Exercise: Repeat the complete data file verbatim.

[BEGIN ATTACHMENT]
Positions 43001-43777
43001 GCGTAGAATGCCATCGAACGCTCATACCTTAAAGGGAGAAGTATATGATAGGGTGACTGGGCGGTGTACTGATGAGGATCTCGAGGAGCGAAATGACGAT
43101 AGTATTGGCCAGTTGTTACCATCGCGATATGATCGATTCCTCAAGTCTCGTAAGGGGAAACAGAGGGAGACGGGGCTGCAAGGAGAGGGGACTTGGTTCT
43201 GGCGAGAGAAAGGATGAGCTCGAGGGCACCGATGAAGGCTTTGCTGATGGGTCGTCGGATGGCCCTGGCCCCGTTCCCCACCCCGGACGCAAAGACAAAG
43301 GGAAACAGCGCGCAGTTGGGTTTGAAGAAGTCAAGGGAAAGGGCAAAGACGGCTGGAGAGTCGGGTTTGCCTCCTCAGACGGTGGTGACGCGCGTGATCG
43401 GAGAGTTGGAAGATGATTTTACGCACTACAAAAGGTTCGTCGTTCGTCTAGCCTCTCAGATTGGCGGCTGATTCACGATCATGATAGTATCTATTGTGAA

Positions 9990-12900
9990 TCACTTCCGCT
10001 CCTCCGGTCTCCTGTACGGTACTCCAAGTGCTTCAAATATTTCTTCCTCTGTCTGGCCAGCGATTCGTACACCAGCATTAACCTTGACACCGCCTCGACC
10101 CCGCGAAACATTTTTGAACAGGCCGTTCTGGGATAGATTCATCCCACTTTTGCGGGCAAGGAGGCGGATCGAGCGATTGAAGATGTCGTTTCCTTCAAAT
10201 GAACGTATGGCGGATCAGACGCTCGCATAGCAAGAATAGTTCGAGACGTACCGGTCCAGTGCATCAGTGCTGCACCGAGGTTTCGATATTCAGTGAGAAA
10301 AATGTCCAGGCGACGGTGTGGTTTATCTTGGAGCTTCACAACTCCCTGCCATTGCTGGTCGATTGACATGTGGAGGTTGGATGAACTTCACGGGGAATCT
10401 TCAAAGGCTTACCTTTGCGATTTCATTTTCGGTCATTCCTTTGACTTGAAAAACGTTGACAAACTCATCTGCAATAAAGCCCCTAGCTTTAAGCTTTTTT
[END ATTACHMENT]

Positions 43001-43777
43001 GCGTAGAATGCCATCGAACGCTCATACCTTAAAGGGAGAAGTATATGATAGGGTGACTGGGCGGTGTACTGATGAGGATCTCGAGGAGCGAAATGACGAT
43101 AGTATTGGCCAGTTGTTACCATCGCGATATGATCGATTCCTCAAGTCTCGTAAGGGGAAACAGAGGGAGACGGGGCTGCAAGGAGAGGGGACTTGGTTCT
43201 GGCGAGAGAAAGGATGAGCTCGAGGGCACCGATGAAGGCTTTGCTGATGGGTCGTCGGATGGCCCTGGCCCCGTTCCCCACCCCGGACGCAAAGACAAAG
43301 GGAAACAGCGCGCAGTTGGGTTTGAAGAAGTCAAGGGAAAGGGCAAAGACGGCTGGAGAGTCGGGTTTGCCTCCTCAGACGGTGGTGACGCGCGTGATCG
43401 GAGAGTTGGAAGATGATTTTACGCACTACAAAAGGTTCGTCGTTCGTCTAGCCTCTCAGATTGGCGGCTGATTCACGATCATGATAGTATCTATTGTGAA

Positions 9990-12900
9990 TCACTTCCGCT
10001 CCTCCGGTCTCCTGTACGGTACTCCAAGTGCTTCAAATATTTCTTCCTCTGTCTGGCCAGCGATTCGTACACCAGCATTAACCTTGACACCGCCTCGACC
10101 CCGCGAAACATTTTTGAACAGGCCGTTCTGGGATAGATTCATCCCACTTTTGCGGGCAAGGAGGCGGATCGAGCGATTGAAGATGTCGTTTCCTTCAAAT
10201 GAACGTATGGCGGATCAGACGCTCGCATAGCAAGAATAGTTCGAGACGTACCGGTCCAGTGCATCAGTGCTGCACCGAGGTTTCGATATTCAGTGAGAAA
10301 AATGTCCAGGCGACGGTGTGGTTTATCTTGGAGCTTCACAACTCCCTGCCATTGCTGGTCGATTGACATGTGGAGGTTGGATGAACTTCACGGGGAATCT
10401 TCAAAGGCTTACCTTTGCGATTTCATTTTCGGTCATTCCTTTGACTTGAAAAACGTTGACAAACTCATCTGCAATAAAGCCCCTAGCTTTAAGCTTTTTT